How precious is this dry earth? It means nothing without the fresh waters coming out of the Elos. It is learning to respect both of them together that keeps us alive.
- - Mehmet Ozdimur, Botanist
From the east side of the river Yilan, running roughly 50km to the east you will find the farms, pastures, and orchards known as the fifty farms. The people of Ailon live and die based on how well these fields are harvested. Several years of bad harvest can transform the whole city for a generation or more, its impact rippling deep within the economic system. No class is completely isolated from long droughts, blights, or locust swarms, but naturally the poor always take things harder. In order to quell these fluctuations in food as much as possible, large stores of grain are kept and rationed year after year, based on the harvest.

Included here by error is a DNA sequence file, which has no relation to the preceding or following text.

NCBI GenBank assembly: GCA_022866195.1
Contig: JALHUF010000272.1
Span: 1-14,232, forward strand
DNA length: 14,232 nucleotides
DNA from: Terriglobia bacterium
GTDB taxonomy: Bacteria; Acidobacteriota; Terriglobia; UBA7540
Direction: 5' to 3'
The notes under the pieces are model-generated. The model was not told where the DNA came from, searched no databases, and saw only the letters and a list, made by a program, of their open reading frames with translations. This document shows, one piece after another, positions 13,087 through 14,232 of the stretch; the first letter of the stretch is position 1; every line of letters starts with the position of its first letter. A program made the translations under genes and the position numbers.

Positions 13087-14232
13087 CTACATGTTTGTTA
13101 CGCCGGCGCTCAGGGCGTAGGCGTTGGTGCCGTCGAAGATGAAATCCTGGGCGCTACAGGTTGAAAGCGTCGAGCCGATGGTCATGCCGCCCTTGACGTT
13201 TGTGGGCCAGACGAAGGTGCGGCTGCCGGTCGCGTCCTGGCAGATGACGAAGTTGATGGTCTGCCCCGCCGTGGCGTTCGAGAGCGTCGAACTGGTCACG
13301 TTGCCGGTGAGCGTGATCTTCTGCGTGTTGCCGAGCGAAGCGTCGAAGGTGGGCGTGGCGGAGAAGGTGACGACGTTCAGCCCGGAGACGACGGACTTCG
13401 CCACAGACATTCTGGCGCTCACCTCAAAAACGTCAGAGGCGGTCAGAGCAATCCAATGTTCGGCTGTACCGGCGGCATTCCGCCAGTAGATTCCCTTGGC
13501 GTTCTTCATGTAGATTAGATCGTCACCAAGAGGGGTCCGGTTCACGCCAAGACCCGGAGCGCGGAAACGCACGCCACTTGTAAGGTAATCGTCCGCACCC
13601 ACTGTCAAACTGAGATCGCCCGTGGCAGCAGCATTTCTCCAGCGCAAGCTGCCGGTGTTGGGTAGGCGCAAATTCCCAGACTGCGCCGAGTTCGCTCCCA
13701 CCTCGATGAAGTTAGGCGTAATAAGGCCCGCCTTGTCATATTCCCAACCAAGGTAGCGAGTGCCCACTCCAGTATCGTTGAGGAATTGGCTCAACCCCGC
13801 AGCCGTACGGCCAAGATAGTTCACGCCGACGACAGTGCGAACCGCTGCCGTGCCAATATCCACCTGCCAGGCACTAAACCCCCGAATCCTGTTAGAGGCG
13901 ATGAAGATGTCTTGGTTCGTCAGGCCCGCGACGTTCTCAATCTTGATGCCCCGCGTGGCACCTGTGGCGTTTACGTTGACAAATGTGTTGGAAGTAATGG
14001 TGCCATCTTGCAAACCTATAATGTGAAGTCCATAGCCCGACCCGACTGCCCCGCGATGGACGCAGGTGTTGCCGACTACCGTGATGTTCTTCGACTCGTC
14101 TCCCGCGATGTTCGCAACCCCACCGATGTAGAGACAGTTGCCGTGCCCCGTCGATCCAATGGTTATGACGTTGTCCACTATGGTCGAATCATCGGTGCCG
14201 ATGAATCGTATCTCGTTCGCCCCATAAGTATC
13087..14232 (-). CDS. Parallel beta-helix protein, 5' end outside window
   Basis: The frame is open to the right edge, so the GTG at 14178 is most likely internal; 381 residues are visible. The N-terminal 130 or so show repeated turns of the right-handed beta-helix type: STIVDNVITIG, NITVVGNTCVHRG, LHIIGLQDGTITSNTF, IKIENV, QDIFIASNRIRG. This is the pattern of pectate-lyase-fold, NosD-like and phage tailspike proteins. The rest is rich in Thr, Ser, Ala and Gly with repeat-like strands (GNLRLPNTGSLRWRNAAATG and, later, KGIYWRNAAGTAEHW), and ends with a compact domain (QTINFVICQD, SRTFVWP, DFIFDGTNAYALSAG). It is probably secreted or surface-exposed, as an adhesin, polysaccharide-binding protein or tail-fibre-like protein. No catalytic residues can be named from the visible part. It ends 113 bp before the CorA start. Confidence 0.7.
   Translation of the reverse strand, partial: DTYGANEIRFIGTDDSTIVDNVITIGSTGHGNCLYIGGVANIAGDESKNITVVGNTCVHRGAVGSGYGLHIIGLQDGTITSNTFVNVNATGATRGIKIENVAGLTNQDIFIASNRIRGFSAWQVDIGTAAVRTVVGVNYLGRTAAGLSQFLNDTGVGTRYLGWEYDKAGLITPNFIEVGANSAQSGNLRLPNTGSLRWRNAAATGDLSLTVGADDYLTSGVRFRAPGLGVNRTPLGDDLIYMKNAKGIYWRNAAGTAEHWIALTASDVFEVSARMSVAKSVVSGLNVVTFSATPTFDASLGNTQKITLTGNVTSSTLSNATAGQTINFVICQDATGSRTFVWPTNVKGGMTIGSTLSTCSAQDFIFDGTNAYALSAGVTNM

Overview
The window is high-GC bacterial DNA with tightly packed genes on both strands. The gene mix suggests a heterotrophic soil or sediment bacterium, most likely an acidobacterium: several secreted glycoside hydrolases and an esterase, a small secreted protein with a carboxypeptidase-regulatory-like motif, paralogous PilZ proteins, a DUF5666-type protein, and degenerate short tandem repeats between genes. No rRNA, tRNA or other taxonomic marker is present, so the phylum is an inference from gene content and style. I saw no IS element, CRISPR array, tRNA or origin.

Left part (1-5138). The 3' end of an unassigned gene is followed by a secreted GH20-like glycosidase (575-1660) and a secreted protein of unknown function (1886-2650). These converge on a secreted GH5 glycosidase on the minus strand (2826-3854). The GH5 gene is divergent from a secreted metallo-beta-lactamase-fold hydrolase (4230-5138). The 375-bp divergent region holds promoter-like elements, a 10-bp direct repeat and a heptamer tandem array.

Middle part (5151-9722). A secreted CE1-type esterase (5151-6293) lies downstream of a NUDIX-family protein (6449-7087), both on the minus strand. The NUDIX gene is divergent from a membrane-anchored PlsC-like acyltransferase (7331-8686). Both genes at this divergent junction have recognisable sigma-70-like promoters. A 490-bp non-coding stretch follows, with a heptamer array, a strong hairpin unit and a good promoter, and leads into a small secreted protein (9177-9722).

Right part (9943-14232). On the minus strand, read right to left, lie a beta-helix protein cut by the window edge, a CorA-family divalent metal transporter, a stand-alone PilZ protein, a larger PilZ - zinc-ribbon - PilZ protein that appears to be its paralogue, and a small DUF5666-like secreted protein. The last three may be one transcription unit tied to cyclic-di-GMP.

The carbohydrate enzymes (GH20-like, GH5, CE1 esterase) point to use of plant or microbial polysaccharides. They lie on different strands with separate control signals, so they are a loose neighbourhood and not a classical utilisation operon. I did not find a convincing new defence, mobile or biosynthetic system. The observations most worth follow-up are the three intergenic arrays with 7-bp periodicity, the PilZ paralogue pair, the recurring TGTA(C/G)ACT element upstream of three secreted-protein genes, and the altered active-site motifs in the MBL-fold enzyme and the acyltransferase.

The Yilan is used widely for irrigation, and as you travel farther out the crops are planted to take advantage of the dry ground. As the seasons are relatively consistent (hot and dry with a rainy season in late sumer) Ailon can harvest 2 or three times a year depending on the crop.